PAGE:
Pietro Aretino (April 20, 1492October 21, 1556) was an Italian Renaissance author and satirist who wielded immense influence on 16th century Italian art and politics and is generally cited as the earliest example of European erotica and hack writing. Today, he is best known for his poetry Sonetti lussuriosi and his whore dialogues Ragionamenti.

I Modi

I Modi (The Ways) is a famous, essentially lost collection of erotic engravings of the Italian Renaissance, first published in 1524 by Marcantonio Raimondi. I Modi were then published a second time in 1527, now with the poems that have given them the traditional English title Aretino's Postures, making this the first time erotic text and images were combined.

It is an illustrated book of 16 "postures" or sexual positions. Raimondi had published the I Modi once before, and was subsequently imprisoned by the Pope Clement VII and all copies of the illustrations were destroyed. Raimondi based the engravings on a series of erotic paintings that Giulio Romano was doing as a commission for the Palazzo del Te in Mantua. Though the two depictions were very similar, only Raimondi was prosecuted because his engravings were capable of being seen by the public. Romano did not know of the engravings until Aretino came to see the original paintings while Romano was still working on them. Aretino then composed sixteen explicit sonnets ("both in your pussy and your behind, my cock will make me happy, and you happy and blissful") to go with the paintings and secured Raimondi's release from prison. The I Modi was then published a second time, with the poems and the pictures, making this the first time erotic text and images were combined, though the papacy once more seized all the copies it could find. Raimondi escaped prison that time, but the censorship was so complete that no original copies have ever been found. The text in existence is only a copy of a copy that was discovered 400 years later.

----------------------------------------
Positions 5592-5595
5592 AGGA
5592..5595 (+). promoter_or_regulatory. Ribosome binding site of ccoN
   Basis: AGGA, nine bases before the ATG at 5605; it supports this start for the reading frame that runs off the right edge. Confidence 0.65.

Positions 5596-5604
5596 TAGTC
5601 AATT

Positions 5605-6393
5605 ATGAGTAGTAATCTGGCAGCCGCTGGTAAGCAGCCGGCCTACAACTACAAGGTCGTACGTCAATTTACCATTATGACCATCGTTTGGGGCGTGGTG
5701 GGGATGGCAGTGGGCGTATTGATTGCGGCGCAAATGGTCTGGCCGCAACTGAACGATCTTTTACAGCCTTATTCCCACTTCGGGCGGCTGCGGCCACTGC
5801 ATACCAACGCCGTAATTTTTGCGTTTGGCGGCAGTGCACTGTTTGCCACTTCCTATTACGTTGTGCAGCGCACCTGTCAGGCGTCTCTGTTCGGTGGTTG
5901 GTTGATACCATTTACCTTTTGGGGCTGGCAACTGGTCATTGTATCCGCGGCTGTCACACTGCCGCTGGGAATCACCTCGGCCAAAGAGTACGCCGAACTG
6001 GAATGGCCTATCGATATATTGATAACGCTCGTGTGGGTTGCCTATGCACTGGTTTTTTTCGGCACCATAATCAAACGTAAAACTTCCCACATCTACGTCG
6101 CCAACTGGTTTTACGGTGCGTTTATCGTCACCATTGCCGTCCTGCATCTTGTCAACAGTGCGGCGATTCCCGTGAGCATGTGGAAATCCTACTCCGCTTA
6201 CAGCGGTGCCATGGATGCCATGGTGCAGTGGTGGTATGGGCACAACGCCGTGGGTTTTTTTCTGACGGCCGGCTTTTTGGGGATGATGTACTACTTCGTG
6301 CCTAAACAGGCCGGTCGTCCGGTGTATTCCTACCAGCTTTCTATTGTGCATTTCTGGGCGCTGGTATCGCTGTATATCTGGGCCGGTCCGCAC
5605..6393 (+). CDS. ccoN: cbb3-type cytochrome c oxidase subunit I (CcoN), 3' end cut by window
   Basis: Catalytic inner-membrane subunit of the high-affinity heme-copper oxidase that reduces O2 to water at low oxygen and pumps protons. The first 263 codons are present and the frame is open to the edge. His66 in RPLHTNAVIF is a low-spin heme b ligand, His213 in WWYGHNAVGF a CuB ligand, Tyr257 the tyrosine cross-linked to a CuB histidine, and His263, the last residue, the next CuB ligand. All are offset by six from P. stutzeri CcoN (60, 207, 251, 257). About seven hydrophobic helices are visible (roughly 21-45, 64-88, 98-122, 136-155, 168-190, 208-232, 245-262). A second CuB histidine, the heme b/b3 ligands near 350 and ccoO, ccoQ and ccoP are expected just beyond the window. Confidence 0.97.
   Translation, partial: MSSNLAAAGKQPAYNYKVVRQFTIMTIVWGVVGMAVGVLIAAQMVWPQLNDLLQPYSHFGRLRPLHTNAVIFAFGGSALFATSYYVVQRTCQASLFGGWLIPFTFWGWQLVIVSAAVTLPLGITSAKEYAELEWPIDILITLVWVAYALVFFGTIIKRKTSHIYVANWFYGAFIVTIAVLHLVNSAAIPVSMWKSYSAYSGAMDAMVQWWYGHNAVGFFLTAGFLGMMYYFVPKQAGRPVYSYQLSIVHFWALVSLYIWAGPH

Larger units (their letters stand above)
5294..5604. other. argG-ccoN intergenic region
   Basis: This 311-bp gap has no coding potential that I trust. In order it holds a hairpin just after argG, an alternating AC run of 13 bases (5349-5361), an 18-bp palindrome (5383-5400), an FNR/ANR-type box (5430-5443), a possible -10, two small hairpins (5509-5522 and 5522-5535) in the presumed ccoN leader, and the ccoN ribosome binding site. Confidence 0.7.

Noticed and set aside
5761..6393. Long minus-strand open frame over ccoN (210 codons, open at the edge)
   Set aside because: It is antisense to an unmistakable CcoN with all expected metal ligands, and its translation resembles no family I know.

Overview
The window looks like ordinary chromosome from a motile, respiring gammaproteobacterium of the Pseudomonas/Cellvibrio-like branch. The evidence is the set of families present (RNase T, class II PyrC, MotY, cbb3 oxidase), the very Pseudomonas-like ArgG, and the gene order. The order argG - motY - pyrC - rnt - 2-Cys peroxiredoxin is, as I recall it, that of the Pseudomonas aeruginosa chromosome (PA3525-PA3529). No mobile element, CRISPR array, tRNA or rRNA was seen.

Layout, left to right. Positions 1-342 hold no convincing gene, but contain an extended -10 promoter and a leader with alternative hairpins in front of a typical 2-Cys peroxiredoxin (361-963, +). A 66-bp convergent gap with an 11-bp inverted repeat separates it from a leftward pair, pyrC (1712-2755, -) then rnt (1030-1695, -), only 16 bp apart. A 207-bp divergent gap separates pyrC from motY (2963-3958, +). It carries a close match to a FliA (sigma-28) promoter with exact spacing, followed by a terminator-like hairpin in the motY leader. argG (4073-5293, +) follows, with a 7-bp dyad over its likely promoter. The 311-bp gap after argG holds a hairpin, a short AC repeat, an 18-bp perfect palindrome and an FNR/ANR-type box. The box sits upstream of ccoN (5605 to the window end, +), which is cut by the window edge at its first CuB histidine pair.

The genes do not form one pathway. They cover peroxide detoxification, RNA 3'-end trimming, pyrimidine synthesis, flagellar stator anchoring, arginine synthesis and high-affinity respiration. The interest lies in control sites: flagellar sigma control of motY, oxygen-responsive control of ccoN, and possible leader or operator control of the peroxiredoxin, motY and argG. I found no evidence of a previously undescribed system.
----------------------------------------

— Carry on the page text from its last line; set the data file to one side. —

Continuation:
Ragionamenti (1534–36; "reasonings", also called sei giornate) by Pietro Aretino is a series of dialogue between a seasoned prostitute and a beginner. Pippa is the beginner and Nanna is the experienced one. The first one is entitled Ragionamento della Nanna e della Antonia[1], the second Dialogo nel quale la Nanna insegna a la Pippa.


Hermaphroditus (Beccadelli)

Hermaphroditus (1425) is a collection of eighty-one Latin epigrams by Antonio Beccadelli , which evoke the unfettered eroticism of the works of Catullus and Martial, as well as of the Priapea.

François Rabelais

François Rabelais

François Rabelais (c. 1494 - April 9, 1553) was a major French Renaissance writer best remembered for Gargantua and Pantagruel and his relation to the grotesque. Mikhail Bakhtin, a Russian philosopher and critic, derived his celebrated concept of the carnivalesque and grotesque body from the world of Rabelais.

The Heptameron


The Heptameron is a collection of 72 short stories written in French by Marguerite of Navarre (1492-1549). It has the form of a frame narrative and was inspired by the Decameron of Giovanni Boccaccio. It was originally intended to contain one hundred stories covering ten days just as the Decameron does but at Marguerite’s death it was only completed as far as the second story of the eighth day. Many of the stories deal with love, lust, infidelity and other matters romantic and sexual.